Brian Alfred, assistant professor of art and alumnus of the Penn State School of Visual Arts, has a solo exhibition, In Praise of Shadows, at Ameringer McEnery Yohe gallery in New York City through July 1, 2016. The exhibition is accompanied by a fully illustrated catalogue published by Yundler Brondino Verlag featuring an essay by Sarah K. Rich, associate professor of art history at Penn State, and a conversation between the artist and the director of the Andy Warhol Museum, Eric Shiner. The catalogue was made possible in part by a College of Arts and Architecture Faculty Research Grant.
The paintings in the exhibition were made in response to Alfred’s month-long trip to Japan to research a project for the East Japan Railway Company. He created animations in relation to the Niigata area for the Genbi Shinkansen, a high-speed railway service (see https://artsandarchitecture.psu.edu/news/alfred-contributes-artwork-japanese-high-speed-train). The pieces are all small works on canvas of views that Alfred found during his travels. The title of the show references Jun’ichirō Tanizaki’s celebrated book of 1933, In Praise of Shadows.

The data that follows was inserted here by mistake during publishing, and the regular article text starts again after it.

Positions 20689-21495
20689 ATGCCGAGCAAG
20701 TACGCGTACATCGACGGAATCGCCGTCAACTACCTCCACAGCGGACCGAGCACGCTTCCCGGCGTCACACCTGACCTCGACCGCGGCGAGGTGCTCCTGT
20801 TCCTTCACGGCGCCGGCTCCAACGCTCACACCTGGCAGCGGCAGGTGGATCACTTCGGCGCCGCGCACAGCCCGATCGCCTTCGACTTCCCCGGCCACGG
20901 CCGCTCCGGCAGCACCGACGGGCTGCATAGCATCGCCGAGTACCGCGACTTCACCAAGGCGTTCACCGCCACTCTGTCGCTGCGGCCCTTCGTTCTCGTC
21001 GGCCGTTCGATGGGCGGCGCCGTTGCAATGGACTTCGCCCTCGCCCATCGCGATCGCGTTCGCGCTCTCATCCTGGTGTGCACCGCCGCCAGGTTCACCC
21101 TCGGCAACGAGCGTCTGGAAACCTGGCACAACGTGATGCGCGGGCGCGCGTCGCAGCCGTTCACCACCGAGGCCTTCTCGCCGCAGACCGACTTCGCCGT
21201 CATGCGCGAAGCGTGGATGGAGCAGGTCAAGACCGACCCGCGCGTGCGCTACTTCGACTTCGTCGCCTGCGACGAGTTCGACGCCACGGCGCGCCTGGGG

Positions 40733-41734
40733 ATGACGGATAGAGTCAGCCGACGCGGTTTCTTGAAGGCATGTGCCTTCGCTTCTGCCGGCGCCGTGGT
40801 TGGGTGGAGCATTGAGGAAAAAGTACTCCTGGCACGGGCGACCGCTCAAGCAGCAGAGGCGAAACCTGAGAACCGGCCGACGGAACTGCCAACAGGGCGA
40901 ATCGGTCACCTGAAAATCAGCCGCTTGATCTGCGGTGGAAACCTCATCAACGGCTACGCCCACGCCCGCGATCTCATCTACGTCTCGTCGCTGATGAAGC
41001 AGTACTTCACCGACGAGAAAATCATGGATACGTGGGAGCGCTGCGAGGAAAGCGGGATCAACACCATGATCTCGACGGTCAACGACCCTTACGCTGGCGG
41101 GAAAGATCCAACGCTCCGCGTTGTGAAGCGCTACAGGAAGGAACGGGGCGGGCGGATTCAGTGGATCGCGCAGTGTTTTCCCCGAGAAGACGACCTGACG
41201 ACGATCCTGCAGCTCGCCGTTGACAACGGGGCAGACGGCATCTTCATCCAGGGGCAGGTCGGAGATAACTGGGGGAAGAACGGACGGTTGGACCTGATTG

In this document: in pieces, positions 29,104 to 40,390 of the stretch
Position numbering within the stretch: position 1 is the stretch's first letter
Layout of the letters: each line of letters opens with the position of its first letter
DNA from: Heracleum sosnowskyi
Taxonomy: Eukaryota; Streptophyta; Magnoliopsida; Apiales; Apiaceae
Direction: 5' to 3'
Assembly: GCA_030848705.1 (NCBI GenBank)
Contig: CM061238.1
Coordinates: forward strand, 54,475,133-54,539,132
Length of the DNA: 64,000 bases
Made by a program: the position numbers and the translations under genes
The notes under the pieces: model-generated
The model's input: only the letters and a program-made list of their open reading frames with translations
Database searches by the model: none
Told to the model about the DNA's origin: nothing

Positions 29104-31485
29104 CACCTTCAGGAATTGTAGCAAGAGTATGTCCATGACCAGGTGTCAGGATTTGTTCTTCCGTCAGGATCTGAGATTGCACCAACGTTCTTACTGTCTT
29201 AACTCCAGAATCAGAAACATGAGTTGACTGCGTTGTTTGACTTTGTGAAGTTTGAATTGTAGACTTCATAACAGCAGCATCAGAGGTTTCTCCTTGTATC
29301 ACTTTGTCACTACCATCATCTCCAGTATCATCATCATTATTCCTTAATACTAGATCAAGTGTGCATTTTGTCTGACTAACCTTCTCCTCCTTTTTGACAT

In the book, Tanizaki focuses on the leisurely and idle pleasures of pre-industrial Japan. In her essay, Rich notes that Alfred’s paintings, at first glance, seem to exemplify the opposite of what Tanizaki praised, because most capture bright, modernized, efficient spaces. “But therein lies the gambit. Because Alfred gathers such views in order to put Tanizaki’s insights to work. His paintings search for shadows—for poetic elusiveness—that might yet stretch across our otherwise blunt and over-lit world.”
For more on Alfred and the exhibition, visit http://www.amy-nyc.com/exhibitions/brian-alfred_1.